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Robert De Niro and Robin Williams visit me for Awakenings


Being approached to make a film about Awakenings
Oliver Sacks Scientist
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Then in, I think, '87, '88, the long dormant option of making a film with Awakenings surfaced, rather suddenly, and I was approached, I think it was at Halloween in '88, they said Peter Weir had been very taken by the subject, he would be visiting New York and hoped to meet me, and they would be sending a script to me.

I'm sorry, I've omitted something which is that the... obviously there was a visit the previous year with the two producers and a script writer, a man called Steve Zaillian. I... but I hadn't seen any scripts, and suddenly here was a script and a film director. If only there had been more time. The script arrived as I’ve said, in fact, on Halloween night and... which is sometimes called Fright Night in America, and I think this partly tainted my reaction to the script which... this original script, which I thought was melodramatic and... and frightful in the extreme and designed to cause fright and was, sort of, a Halloween version of Awakenings. And then the next day Peter Weir came, and this was very unfortunate, he was a director whom I greatly admired, but I could not accuse and abuse the... the script strongly enough, and he said, well, I can hardly make a film, you know, where the author hates the script. And... but he also said that he wasn't sure that he... how did he put it, he had some Australian phrase, only someone who lives in Australia... reefs... shoals and reefs, yes. He said that he felt there would be many shoals and reefs in making a film about Awakenings.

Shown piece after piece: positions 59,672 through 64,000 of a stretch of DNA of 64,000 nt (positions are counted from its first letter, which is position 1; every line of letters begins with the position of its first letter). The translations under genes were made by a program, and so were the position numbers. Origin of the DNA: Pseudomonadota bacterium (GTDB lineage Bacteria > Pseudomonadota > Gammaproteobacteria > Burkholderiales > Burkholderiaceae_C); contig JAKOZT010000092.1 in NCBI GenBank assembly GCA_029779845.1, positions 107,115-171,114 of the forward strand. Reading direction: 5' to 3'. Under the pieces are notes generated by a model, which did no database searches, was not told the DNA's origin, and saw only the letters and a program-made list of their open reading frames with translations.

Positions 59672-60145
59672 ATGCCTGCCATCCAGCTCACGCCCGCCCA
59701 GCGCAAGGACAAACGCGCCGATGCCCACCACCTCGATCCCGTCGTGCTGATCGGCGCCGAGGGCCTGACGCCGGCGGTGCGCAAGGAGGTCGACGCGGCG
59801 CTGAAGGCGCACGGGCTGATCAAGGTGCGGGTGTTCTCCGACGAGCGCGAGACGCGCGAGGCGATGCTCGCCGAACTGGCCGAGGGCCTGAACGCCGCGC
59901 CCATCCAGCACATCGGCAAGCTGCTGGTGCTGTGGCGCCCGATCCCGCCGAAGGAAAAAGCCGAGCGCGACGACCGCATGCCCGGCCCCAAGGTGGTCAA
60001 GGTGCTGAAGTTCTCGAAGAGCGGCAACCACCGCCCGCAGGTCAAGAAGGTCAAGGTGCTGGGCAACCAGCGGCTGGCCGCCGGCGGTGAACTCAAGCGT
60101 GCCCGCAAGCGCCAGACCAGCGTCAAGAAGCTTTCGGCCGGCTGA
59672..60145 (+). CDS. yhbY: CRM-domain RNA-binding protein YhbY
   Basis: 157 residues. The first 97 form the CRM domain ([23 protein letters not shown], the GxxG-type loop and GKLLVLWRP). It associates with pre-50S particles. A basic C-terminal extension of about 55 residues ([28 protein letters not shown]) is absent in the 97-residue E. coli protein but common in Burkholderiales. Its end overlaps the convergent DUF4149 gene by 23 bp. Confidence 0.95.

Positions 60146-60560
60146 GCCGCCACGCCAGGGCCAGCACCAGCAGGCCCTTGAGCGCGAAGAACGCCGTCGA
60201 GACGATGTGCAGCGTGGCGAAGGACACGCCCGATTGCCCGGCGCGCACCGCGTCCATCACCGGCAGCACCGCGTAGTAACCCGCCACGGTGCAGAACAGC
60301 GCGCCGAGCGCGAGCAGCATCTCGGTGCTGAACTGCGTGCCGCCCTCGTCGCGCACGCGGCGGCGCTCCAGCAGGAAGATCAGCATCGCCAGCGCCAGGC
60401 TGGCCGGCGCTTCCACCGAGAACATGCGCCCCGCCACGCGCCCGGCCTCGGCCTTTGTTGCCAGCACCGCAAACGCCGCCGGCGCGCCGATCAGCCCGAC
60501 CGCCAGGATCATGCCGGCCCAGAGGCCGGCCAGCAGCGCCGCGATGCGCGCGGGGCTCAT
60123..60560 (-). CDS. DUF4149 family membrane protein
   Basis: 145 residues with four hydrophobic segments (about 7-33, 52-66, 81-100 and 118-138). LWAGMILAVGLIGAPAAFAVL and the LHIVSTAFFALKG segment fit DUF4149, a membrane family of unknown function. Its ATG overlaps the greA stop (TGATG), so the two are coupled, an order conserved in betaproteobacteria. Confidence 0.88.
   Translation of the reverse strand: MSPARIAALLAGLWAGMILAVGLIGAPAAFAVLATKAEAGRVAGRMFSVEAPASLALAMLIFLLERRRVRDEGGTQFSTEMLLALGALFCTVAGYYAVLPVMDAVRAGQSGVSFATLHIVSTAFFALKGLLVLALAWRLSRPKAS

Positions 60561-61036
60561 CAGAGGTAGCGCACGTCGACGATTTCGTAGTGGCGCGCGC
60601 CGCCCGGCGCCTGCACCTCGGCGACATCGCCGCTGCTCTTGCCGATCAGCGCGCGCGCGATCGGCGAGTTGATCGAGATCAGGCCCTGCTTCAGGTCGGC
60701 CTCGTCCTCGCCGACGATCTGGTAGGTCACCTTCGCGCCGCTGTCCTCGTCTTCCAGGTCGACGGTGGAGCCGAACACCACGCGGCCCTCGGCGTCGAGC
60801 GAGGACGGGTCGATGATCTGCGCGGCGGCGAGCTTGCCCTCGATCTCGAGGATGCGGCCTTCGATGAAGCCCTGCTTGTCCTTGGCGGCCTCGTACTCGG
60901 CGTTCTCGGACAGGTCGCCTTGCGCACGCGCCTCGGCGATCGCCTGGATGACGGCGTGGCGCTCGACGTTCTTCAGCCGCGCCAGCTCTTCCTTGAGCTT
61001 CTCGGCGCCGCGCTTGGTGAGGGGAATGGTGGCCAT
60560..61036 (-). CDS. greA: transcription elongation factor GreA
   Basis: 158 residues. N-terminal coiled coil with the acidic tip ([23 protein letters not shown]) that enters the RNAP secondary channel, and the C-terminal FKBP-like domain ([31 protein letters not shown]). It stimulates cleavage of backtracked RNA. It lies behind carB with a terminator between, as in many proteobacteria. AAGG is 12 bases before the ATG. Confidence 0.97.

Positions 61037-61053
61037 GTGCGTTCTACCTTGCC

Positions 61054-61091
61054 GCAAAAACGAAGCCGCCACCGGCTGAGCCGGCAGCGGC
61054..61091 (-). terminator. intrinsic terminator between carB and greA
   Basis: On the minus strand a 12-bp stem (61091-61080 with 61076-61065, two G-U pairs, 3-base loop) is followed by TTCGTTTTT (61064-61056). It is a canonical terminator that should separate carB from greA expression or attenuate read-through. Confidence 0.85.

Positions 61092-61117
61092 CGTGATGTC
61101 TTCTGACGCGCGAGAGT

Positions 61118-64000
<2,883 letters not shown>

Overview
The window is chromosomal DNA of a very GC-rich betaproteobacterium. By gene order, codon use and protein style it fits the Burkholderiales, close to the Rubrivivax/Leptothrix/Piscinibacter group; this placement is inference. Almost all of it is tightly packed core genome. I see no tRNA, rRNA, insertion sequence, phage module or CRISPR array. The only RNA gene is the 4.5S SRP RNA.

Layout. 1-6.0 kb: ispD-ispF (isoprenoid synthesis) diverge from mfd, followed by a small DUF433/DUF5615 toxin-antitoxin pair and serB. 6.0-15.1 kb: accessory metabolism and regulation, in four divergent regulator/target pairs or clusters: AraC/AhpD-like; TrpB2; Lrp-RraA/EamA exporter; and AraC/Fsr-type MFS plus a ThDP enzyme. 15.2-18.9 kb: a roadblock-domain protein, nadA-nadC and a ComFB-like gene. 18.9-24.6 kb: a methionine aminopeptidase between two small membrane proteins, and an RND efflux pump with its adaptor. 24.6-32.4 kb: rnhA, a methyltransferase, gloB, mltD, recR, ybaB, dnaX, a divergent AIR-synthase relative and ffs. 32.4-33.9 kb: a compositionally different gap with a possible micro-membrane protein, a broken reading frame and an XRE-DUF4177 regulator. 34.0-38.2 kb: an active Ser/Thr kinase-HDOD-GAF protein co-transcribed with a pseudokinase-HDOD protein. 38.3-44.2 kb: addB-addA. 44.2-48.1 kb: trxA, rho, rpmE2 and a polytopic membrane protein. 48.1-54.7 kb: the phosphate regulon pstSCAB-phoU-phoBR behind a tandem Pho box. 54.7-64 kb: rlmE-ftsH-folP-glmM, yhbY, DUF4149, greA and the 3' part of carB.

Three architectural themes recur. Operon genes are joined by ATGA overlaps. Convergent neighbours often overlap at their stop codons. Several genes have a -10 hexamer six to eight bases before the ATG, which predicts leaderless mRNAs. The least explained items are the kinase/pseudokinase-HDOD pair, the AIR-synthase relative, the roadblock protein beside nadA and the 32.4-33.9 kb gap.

Incidentally I have... I always visited Peter when I went to Australia and he visited me here and we've been good friends, and I... I love his work.

Oliver Sacks (1933-2015) was born in England. Having obtained his medical degree at Oxford University, he moved to the USA. There he worked as a consultant neurologist at Beth Abraham Hospital where in 1966, he encountered a group of survivors of the global sleepy sickness of 1916-1927. Sacks treated these patients with the then-experimental drug L-Dopa producing astounding results which he described in his book Awakenings. Further cases of neurological disorders were described by Sacks with exceptional sympathy in another major book entitled The Man Who Mistook His Wife For A Hat which became an instant best seller on its publication in 1985. His other books drew on his rich experiences as a neurologist gleaned over almost five decades of professional practice. Sacks's work was recognized by prestigious institutions which awarded him numerous honours and prizes. These included the Lewis Thomas Prize given by Rockefeller University, which recognizes the scientist as poet. He was an honorary fellow of both the American Academy of Arts and Letters and the American Academy of Arts and Sciences, and held honorary degrees from many universities, including Oxford, the Karolinska Institute, Georgetown, Bard, Gallaudet, Tufts, and the Catholic University of Peru.

Listeners: Kate Edgar

Kate Edgar, previously Managing Editor at the Summit Books division of Simon and Schuster, began working with Oliver Sacks in 1983. She has served as editor and researcher on all of his books, and has been closely involved with various films and adaptations based on his work. As friend, assistant, and collaborator, she has accompanied Dr Sacks on many adventures around the world, clinical and otherwise.

Tags: Awakenings, Steven Zaillian, Peter Weir

Duration: 2 minutes, 45 seconds

Date story recorded: September 2011

Date story went live: 02 October 2012